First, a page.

Zanzibar -Rated 2 for off the beaten path exploration
I think that any small island presents its individual difficulties in finding those off the beaten path locations, as it is generally small enough that everyone knows where everything is. However, in the case of Zanzibar, add an interesting mix of people, cultures and religions, an incredibly powerful history, intricate architecture, and that feeling of mysticism the spice island obtains, here you have the perfect mix to possibly find some great little off the beaten path urban locations. Stonetown awaits.
Argentina – Rated 4 for off the beaten path exploration
This is a 4 because it is the biggest of the mentioned countries and is home to a portion of the Patagonia. The amount of “off the beaten path” locations in the Patagonia alone is staggering, not to mention the entire 3,000km Andean foothills, the northern desert, the eastern temperate rainforests, or the summer Atlantic beach locales. Argentina has an incredible wealth of “off the beaten path” locations which are yours to discover. The only thing needed to time, money and a keen sense of adventure. “Bueno, dale, vamos!”
When living as an expat, what factors do you reckon are at play (amount of spots, language barriers, accessibility/safety) for how easy or difficult it can be to find those off the beaten path treasures?
I think that language and access to good information is key. If you can converse with the locals it makes finding that unmarked trail incredibly easier and allows you to ask for directions in some of the most remote locations. Having access to local knowledge can be so much more beneficial then following a map (however, having a good map is pretty important). An internet connection is also extremely important. I find myself using the web more and more often as a resource to finding and learning of new and interesting locations. Whether someone has travelled to the locale before and written of the experience (i.e. blogs), whether there is any guide book info to be found, any travel warnings or updated environmental information, anything really. All of this can be found just by spending a few minutes doing a couple of specific searches online and makes a hell of a difference when planning your route. So yeah, as of right now language and access to good information are my most important factors to finding those “off the beaten path” locations.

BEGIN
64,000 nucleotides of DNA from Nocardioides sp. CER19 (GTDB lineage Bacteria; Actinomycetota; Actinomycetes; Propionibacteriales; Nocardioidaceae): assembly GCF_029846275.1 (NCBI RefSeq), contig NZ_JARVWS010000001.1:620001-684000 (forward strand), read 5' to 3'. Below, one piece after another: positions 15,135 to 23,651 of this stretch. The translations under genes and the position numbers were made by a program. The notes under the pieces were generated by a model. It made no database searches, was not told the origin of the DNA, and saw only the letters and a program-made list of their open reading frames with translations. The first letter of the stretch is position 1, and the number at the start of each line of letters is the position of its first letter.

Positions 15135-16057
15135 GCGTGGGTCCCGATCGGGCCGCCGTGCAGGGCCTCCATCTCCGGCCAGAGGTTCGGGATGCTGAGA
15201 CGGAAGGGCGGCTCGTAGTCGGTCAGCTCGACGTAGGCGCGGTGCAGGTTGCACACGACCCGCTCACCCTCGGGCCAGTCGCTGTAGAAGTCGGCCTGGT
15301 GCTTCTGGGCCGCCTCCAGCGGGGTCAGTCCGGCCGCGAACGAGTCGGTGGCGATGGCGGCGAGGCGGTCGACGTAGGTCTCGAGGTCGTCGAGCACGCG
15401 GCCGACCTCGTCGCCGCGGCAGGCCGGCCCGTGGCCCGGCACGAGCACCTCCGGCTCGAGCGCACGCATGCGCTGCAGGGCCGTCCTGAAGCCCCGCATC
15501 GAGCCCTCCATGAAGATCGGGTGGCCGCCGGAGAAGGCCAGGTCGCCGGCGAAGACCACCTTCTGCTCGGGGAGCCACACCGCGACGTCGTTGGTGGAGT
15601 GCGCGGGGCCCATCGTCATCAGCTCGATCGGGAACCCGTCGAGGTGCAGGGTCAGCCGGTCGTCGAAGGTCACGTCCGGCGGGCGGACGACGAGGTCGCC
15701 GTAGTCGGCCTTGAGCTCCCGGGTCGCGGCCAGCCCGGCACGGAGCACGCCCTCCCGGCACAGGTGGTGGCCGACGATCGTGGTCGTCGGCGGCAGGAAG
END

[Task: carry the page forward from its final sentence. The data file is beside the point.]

When travelling off the beaten path, you tend to find yourself in situations where the locals aren’t quite as sure about how to deal with you being there, as seeing foreigners is just as much of a novelty to them, as they are to you. Do any situations stand out in your mind where a situation which may have seemed shady at first ended up being a life-changing memorable experience? (what happened and what made them special?)